Sunday, April 2, 2017

Renewal. Woodblock work and some paintings.

As much as I would have liked to paint and draw out of doors this spring and late winter, the weather would not cooperate, as we only had a few days without rain during February and March. The best thing about having a studio with a view, is being able to paint, rain or shine.  These works are from a challenge of working with a limited palette. In this case:  quinacridone sienna, alizaron chrimson, chrom green oxide, yellow ochre, paynes grey, ultramarine blue and white.  Because the source of colors are set, the inventiveness must be pushed forward to meet the colors you require. A delightful challenge!
Over in the printmaking department, I am working on a booklet. This project is made with a single piece of paper, printed on one side, then folded to make, in this case an eight page booklet.
 Here is the full block, ready to carve -- well, after some adjustments.
 Because I have a bit of dyslexia, which can cause a difficulty with the direction that some images will face, I made a rubbing of the charcoal drawing so that I could fold the booklet to it's final shape and see that all the pages are facing the right way.
 The page is folded in half lengthwise.
 Then, along the middle seam, the pages are created by opening this seam and refolding.
Here is the booklet, standing, with its eight pages.
Yes, all images are facing the right way up, I have already begun the carving, and changed the imagery a little.
This is a graphite rubbing of the cherry blossom espaliered tree.

I'll be writing a small pamphlet about the history of the garden art of espalier and include it with the booklet, I am planning some sort of cover for the booklet and pamphlet, not quite sure about the design of it, just yet. 

Thank you all! Looking forward to hearing from you all. Thanks again.

Tuesday, April 15, 2014

Printing for a woodblock printmaker's exchange.

Printmaker's Exchange

One of the best thing about printmaking are the multiple copies of an artist constructed plate, from which the imagery is made.  This gives us the fine and wonderful opportunity to share one image with many people.  

Barenforum, a group of woodblock printmakers, using traditional Japanese style waterbased printing methods, also allows those of us who work with wood or linoleum to join in with the quarterly exchanges.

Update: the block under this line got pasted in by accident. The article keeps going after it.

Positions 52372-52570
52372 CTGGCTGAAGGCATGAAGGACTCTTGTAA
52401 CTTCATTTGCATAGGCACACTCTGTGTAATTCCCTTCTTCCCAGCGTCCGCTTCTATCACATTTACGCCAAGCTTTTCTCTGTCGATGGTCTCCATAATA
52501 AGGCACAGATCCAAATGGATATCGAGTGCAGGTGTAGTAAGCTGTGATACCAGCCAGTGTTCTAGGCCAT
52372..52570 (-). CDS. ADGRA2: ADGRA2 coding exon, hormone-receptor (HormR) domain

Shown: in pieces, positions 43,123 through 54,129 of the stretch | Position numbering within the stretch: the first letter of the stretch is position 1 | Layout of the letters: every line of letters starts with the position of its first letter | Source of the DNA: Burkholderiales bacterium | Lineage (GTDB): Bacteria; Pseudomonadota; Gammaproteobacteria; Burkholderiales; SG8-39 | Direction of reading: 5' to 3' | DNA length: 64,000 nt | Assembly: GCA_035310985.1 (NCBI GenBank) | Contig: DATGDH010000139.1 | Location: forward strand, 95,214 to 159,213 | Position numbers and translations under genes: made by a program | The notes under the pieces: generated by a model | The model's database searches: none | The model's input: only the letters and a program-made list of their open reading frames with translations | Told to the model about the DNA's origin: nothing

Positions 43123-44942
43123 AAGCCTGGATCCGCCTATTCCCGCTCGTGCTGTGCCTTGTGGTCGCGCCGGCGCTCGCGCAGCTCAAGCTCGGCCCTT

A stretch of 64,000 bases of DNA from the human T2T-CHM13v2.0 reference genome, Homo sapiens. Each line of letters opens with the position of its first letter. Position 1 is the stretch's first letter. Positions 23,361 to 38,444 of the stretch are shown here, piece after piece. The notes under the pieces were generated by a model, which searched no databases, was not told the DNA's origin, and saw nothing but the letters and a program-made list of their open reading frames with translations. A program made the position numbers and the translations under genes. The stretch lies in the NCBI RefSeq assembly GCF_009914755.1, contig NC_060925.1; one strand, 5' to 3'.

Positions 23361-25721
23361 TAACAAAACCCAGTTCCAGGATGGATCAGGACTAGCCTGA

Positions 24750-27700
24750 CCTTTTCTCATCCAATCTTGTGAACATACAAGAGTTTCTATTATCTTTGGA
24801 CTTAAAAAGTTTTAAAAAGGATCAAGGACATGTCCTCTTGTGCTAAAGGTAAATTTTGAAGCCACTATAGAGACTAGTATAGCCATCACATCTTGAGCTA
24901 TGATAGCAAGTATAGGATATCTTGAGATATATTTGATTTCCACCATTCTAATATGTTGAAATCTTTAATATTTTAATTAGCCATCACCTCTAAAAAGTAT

My recent work is a small print, depicting some of the heirloom tomatoes we grew in the garden last year.
Once the drawing (charcoal, then India ink), is carved the block needs a brisk wisking with a small brush.  This removes the small bits of wood and shavings that might get into the ink.
Before I even look at the ink, the paper must be prepared.  In printmaking, the paper is torn, rather than cut.  To get nice edges, the fold is creased with a bone folder and then torn, this gives a nice soft edge.
Ink, oil based, archival, the best inks available.  I use both Dan Smith and Gamblin inks.  For this print I mixed a very dark mossy green.  Because the red color will be a transparent color, I am able to print the 'line' block first.  The advantage is that I can print this image onto a piece of wax paper (yes, the kitchen variety) and use that to transfer the image to the 'color block'.  
Now, for each print the block will need to be inked and run through the press.  (I am so grateful to have a press built for me by this fine gentleman).  Ray Trayle   ://  It is very rewarding to see the multiples add up to an impressive array of imagery.  It is wonderful to know that the recipients will all have something in common, this little work of art, and maybe they will give it as a gift, and that person will then have something in common with the others.  Collecting prints is a really interesting thing to think about.
Getting a nice smooth roll and even color.  

Inking the block.  Applying very thin smooth layers.

Little by little they add up!

They added up to 45 prints!

This block is ready to carve.  Stay tuned for the next printing session.  It should be soon as there is a deadline!

I hope you've enjoyed the process of how woodblock prints are made.